There is, of course, a serious danger of placing so much emphasis on conflicts of interest as a proxy for truth and validity. One could be hoisted with his own conflict-of-interest petard. Samet, for instance, in his Carcinogenesis editorial declares no conflict of interest, and yet he was the Chairman of the IARC working group on radiofrequency electromagnetic radiation exposure[5] that was the subject of Dr. Kabat’s and others’ scathing criticisms.

Carcinogenesis has the following policy on conflicts:

“Carcinogenesis policy requires that each author reveal any financial interests or connections , direct or indirect, or other situations that might raise the question of bias in the work reported or the conclusions, implications, or opinions stated – including pertinent commercial or other sources of funding for the individual author(s) or for the associated department(s) or organization(s), personal relationships, or direct academic competition.”

Carcinogenesis CONFLICT OF INTEREST FORM <accessed July 10, 2015>.

In addition to Samet’s personal role in the criticized IARC determination, several of the gaggle have been regular testifiers for litigation-compensation industry[6]. There are no disclosures of litigation conflicts of interest in the gaggle’s editorial. Pearce.

Samet himself has been at the center of other conflict-of-interest controversies. In 2011, two tobacco companies sued the United States Food and Drug Administration (FDA) to challenge how the agency staffed its Tobacco Products Scientific Advisory Committee (“TPSAC”), which was charged with investigating the public health implications of using menthol in cigarettes.   The companies alleged that the FDA failed to comply with the Federal Advisory Committee Act (“FACA”). The TPSAC, formed after the enactment of the Family Smoking Prevention and Tobacco Control Act (“Tobacco Act”) reported that menthol in cigarettes adversely affected public health, and that menthol should be removed to promote public health.

The basis of the suit was that three members of the TPSAC had served, or continued to serve, as paid expert witnesses for plaintiffs in litigation against tobacco companies. The companies claim was that the these TPSAC members, including Dr. Samet, created a partial, interested, imbalanced committee that was unfairly predisposed to view menthol in cigarettes as harmful. In 2012, a federal district court refused the FDA’s motion to dismiss[7], and last year, the court granted the tobacco companies substantially the relief they sought[8].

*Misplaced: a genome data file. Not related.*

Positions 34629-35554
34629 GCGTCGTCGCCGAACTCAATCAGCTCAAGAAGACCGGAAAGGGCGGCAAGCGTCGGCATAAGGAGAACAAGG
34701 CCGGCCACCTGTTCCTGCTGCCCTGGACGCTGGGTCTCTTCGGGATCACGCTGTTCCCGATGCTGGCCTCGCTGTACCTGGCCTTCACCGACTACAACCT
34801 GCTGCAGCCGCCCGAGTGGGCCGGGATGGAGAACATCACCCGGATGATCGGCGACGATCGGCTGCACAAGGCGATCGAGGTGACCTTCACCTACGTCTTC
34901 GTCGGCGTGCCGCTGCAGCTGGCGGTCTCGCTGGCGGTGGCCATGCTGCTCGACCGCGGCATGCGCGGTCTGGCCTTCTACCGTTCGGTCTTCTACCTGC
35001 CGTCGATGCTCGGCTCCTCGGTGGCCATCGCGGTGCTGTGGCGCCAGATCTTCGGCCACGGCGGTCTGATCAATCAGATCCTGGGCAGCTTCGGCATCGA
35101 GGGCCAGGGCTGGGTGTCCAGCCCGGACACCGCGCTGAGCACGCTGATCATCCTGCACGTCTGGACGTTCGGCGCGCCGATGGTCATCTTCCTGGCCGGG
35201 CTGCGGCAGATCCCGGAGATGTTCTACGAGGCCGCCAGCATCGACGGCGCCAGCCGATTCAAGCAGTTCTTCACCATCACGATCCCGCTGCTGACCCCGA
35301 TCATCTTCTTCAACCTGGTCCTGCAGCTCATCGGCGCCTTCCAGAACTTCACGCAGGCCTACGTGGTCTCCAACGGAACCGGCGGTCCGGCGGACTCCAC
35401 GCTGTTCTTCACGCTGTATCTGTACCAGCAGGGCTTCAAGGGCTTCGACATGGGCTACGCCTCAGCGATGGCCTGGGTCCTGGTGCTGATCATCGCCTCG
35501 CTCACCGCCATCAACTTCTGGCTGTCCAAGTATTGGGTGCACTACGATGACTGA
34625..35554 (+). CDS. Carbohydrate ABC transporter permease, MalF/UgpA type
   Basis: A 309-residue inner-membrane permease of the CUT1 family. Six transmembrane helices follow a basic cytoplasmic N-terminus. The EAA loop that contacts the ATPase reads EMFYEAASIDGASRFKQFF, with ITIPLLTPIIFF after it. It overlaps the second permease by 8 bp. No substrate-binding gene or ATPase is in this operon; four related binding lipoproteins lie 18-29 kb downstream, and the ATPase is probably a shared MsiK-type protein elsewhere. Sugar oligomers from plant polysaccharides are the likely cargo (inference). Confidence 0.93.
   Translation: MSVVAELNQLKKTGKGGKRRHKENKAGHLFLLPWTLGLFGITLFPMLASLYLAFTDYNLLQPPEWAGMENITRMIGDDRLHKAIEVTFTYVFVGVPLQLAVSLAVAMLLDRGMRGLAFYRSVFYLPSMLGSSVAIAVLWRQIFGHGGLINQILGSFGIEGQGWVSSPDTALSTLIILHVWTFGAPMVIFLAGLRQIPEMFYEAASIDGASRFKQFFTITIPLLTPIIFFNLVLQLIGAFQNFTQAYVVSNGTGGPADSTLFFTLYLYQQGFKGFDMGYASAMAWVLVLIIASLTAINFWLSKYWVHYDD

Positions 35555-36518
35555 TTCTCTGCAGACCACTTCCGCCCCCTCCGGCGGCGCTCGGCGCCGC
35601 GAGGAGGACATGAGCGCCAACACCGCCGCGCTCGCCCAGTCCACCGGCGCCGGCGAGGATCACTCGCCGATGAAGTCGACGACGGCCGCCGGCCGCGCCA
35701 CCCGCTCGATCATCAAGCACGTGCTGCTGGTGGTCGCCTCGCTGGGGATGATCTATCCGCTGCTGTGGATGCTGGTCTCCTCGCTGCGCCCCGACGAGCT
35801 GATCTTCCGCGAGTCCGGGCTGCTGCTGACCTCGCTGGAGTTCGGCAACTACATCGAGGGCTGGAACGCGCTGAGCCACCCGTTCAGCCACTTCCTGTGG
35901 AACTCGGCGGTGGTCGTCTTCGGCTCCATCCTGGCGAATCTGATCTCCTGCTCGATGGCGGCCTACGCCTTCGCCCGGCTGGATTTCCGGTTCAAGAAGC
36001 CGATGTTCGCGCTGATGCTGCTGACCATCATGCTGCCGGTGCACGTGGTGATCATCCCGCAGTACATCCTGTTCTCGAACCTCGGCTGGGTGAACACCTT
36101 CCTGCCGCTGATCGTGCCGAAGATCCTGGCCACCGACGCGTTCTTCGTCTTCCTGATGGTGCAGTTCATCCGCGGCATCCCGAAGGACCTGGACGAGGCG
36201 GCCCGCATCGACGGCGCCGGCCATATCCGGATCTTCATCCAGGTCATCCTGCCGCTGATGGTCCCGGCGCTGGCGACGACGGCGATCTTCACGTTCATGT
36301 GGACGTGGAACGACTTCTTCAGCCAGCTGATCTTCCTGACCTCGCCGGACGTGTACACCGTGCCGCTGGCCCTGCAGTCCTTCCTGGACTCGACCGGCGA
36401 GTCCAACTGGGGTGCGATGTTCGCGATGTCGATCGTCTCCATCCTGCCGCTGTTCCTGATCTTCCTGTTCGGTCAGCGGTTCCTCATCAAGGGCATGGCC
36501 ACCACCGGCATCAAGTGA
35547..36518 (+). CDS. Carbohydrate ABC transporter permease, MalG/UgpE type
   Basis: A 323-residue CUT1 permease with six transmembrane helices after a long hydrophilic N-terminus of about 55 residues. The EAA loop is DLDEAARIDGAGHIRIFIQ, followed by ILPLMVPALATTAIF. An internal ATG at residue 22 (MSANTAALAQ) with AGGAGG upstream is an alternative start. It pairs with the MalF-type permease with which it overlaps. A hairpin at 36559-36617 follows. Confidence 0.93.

The FDA appealed Judge Leon’s ruling, but in March 2015, the agency announced that four members of the TPSAC were removed, including Dr. Samet. Ironically, the American Thoracic Society (ATS) submitted an amicus brief, despite having an obvious conflict of interest. Dr. Samet is a member of the ATS’s Tobacco Action Committee, through which he organizes and coordinates the ATS’s anti-tobacco activities. The ATS and Dr. Samet’s anti-tobacco activism may be laudable, but that activism, along with Dr. Samet’s engagement as a litigation expert witness for plaintiffs against tobacco companies, surely constitute a conflict of interest, if anything is.


[1] Editorial, “Transparency at IARC,” 361 Lancet 189 (2003).

[2] citing Herbert Needleman & James Huff, “The International Agency for Research on Cancer and obligate transparency,” 6 Lancet Oncol. 920 (2005)

[3] citing those who would be manufacturers of faux certainty, Naomi Oreskes & Erik Conway, Merchants of Doubt: How a Handful of Scientists Obscured the Truth on Issues from Tobacco Smoke to Global Warming (N.Y. 2010); David Michaels, Doubt Is Their Product: How Industry’s Assault on Science Threatens Your Health (N.Y. 2008).

[4] See, e.g., C. Bosetti, Joseph K. McLaughlin, Robert E. Tarone, E. Pira & Carlo La Vecchia, “Formaldehyde and cancer risk: a quantitative review of cohort studies through 2006,” 19 Ann. Oncol. 29 (2008).

[5] IARC Press Release N° 208, “IARC Classifies Radiofrequency Electromagnetic Fields as Possibly Carcinogenic to Humans” (31 May 2011).

[6] Including Martyn T. Smith, whose testimony has been the subject of several judicial exclusions for lack of validity.

[7] Lorillard, Inc. v. United States Food and Drug Admin., Civ. No. 11-440 (RJL), 2012 WL 3542228 (Aug. 1, 2012).

[8] Lorillard, Inc. v. United States Food and Drug Admin., 56 F. Supp. 3d 37 (D.D.C. 2014) (Leon, J.). Judge Leon’s decision is discussed in “Conflict of Interest Regulations Apply Symmetrically” (July 25, 2015). The case is currently on appeal to the Court of Appeals for the District of Columbia Circuit.